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Saturday, 03 September 2011 15:43

Internode in damage control mode over 'restructuring'

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When a high profile company gets rid of four senior high-profile executives it needs to take the initiative instead of waiting for the bad news to leak out.

Among the IT community Internode has long been one of Australia's most high profile ISPs due in large part to the efforts of its founder, Simon Hackett who - unencumbered by the restraints applied to heads of public companies - has been free to say pretty much what he liked.

He's been ably aided and abetted by senior Internode executives Mark Newton and Matthew Moyle-Croft both of whom have been frequent and opinionated contributors to Whirlpool, as has Hackett.

The company has consistently topped Roy Morgan Research's rankings for ISP customer service, been a pioneer of IPv6 and consistently churned out 'good news' press releases at the rate of two or three every month.

So when Internode last week instituted a 'restructure' that resulted in the departure of Newton, Moyle-Croft and two other senior executives it would have been naïve to believe that this information could have been kept under wraps for long. Sure enough, it wasn't. And Internode was then forced into damage control mode.

Delimiter broke the story on Friday morning, getting hold of an email from CEO Patrick Tapper announcing the shake-up to Internode staff. The email said that CIO, Frank Falco, IT systems and network operations centre project manager Andrew Walton, peering, commercial and DSLAM team lead Matthew Moyle-Croft and core and infrastructure team leader (network operations) Mark Newton had left the company.

Tapper said in his email "Each of these individuals have made important contributions to Internode during their years with the company'¦We've carefully re-assessed a number of roles within the group, some of which have now become redundant. It's become necessary to make those critical changes within that team - none of which has been an easy decision to make.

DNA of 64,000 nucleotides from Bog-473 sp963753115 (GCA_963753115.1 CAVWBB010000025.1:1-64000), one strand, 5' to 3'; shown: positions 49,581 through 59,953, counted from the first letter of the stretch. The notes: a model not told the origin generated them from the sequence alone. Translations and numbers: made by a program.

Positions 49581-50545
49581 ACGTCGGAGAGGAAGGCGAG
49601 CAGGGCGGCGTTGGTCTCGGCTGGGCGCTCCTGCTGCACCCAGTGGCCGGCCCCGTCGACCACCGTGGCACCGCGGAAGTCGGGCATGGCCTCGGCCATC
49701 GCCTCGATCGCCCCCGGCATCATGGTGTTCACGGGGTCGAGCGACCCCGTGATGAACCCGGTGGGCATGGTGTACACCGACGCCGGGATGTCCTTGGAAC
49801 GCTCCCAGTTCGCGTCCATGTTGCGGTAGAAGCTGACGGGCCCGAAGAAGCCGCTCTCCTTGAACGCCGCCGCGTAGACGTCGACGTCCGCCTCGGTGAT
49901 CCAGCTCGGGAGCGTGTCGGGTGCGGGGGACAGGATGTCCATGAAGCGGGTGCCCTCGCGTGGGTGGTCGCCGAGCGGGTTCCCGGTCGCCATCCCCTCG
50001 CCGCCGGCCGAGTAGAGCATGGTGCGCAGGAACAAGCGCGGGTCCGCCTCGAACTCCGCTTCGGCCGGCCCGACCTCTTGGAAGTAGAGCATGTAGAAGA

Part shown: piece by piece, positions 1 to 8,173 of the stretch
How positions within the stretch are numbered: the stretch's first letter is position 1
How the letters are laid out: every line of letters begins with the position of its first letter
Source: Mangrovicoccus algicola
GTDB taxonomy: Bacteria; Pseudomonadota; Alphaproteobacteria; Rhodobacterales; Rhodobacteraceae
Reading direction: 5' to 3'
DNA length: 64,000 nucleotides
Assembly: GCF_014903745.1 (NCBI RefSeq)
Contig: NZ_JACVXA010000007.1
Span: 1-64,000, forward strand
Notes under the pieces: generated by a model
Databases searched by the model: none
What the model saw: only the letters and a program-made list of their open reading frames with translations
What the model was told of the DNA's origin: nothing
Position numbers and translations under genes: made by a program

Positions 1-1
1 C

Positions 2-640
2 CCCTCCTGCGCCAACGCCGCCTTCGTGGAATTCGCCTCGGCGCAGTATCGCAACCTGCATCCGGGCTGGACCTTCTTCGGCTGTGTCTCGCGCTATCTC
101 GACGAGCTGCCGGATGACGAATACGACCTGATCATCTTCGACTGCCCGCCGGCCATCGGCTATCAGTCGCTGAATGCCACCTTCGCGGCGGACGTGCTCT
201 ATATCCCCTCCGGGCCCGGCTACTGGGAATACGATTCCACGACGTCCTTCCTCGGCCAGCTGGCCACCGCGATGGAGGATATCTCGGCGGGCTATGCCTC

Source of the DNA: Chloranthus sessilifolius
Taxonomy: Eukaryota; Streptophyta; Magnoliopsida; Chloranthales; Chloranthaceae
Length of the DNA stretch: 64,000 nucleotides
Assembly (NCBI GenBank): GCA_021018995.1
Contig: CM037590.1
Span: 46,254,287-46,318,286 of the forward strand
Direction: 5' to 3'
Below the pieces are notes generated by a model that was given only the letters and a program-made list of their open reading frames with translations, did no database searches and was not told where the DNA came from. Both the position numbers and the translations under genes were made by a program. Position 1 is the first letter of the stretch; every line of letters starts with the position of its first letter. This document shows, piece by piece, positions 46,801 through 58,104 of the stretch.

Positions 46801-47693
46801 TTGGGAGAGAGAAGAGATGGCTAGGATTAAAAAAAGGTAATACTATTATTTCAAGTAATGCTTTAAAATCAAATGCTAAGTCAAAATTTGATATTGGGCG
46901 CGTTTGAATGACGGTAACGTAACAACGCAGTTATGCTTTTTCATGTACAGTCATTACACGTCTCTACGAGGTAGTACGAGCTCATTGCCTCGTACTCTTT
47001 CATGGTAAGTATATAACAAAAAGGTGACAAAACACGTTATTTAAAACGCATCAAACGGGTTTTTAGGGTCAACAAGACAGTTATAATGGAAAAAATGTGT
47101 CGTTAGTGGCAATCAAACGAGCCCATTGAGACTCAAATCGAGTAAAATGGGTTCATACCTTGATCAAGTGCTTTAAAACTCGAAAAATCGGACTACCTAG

"Simon Hackett has always been the technical director of Internode, but will take over a new title of CTO. The CIO role held by Frank will not be replaced, as Simon will have a greater 'hands on' role within the technology team."

Tapper was also reported to have alluded to "some very difficult times, especially over the last 12 months," on which he did not elaborate.

CONTINUED


It took Internode all day to respond. (We received its announcement at 17:49) and the company was ducking for cover. The statement opened by saying: "As this was a primarily internal change, this is the only public comment Internode will make about this restructure."

It confirmed that Hackett had formally taken on the mantle he has long held informally, that of CTO, and that there had been four redundancies, but identified only the CIO role. "The position of CTO formalises the role that Simon has consistently performed in the business during its 20-year history. Simon will also retain the role of managing director'¦Four positions were made redundant including the role of chief information officer," the announcement said.

And of course Internode tried to put a positive spin on things: "Despite these departures, Internode is still actively hiring people for its 100-strong Technology division, with 13 positions currently open."

Tapper was quoted saying the change had been driven by the need to get Internode "match fit" in terms of its internal structure, so the company could realise the opportunities created by the NBN. "A major focus for us is to make it easier for our customers to deal with us online," he said.

"Simon is taking on the role of CTO in order to provide additional 'hands-on' leadership of this process. The four people who have left each played a great role at Internode, but there would have been too much overlap if those positions remained unchanged," Tapper said.

"We have a vast amount of technical skill and knowledge at Internode, with many long-standing employees. It is very much full steam ahead at Internode."

After the way the company handled this, nobody is going to buy that line.

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